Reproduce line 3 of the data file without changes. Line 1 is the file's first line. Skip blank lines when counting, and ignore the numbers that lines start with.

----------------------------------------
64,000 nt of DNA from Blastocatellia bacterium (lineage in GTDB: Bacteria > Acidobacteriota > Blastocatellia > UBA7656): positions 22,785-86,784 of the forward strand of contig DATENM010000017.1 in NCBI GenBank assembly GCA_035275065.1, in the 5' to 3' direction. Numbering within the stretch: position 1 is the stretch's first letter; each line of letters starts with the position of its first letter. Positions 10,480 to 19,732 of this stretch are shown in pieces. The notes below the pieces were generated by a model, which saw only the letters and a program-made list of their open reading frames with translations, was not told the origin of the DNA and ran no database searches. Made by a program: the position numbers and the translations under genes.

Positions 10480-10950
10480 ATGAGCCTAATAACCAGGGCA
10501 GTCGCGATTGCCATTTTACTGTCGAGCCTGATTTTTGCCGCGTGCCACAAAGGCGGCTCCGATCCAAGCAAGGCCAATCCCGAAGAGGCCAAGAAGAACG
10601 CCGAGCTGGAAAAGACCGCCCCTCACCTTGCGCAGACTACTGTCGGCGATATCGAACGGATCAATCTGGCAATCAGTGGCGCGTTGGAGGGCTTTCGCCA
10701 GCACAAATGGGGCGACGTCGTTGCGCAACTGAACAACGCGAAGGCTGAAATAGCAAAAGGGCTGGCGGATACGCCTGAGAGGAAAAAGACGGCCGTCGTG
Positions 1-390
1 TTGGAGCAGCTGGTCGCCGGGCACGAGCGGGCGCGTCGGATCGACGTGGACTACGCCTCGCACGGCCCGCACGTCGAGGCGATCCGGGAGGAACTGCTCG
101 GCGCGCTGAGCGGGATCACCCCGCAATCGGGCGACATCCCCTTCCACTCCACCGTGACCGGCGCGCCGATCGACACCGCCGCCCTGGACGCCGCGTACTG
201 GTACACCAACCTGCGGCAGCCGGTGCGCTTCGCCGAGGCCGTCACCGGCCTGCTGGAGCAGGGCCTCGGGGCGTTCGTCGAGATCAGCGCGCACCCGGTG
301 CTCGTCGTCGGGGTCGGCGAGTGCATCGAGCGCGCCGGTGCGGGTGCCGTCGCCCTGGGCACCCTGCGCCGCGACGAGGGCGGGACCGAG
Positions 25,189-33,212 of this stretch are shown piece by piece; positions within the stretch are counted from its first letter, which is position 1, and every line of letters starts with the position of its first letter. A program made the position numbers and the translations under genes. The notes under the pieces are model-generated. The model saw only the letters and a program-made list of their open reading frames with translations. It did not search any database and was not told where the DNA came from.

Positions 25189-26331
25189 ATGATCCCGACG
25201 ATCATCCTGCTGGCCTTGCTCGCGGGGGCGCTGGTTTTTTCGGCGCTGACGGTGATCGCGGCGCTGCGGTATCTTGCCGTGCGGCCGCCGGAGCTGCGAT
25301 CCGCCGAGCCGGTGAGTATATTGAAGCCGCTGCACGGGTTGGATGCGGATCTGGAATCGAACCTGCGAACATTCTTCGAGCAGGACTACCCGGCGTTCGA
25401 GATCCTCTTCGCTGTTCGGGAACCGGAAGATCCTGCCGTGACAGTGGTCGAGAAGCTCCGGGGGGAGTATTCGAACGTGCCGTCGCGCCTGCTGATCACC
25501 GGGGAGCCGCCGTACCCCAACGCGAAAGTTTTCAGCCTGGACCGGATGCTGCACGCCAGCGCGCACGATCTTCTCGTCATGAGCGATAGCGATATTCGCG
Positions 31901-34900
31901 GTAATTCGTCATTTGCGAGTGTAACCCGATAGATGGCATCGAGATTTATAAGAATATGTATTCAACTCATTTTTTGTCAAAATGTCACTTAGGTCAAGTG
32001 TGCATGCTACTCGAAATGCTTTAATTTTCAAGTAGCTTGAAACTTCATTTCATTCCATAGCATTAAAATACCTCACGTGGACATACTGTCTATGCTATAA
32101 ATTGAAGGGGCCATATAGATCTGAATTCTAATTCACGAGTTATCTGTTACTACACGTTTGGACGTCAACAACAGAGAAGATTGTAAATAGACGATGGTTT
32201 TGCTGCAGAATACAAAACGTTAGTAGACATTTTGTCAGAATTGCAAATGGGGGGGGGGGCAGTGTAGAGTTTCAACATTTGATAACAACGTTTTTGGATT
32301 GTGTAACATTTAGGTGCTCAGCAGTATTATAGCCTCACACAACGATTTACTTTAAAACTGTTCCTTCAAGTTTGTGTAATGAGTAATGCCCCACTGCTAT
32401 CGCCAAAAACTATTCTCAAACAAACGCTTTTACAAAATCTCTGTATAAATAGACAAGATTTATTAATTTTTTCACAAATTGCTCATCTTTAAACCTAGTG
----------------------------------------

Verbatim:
10480 ATGAGCCTAATAACCAGGGCA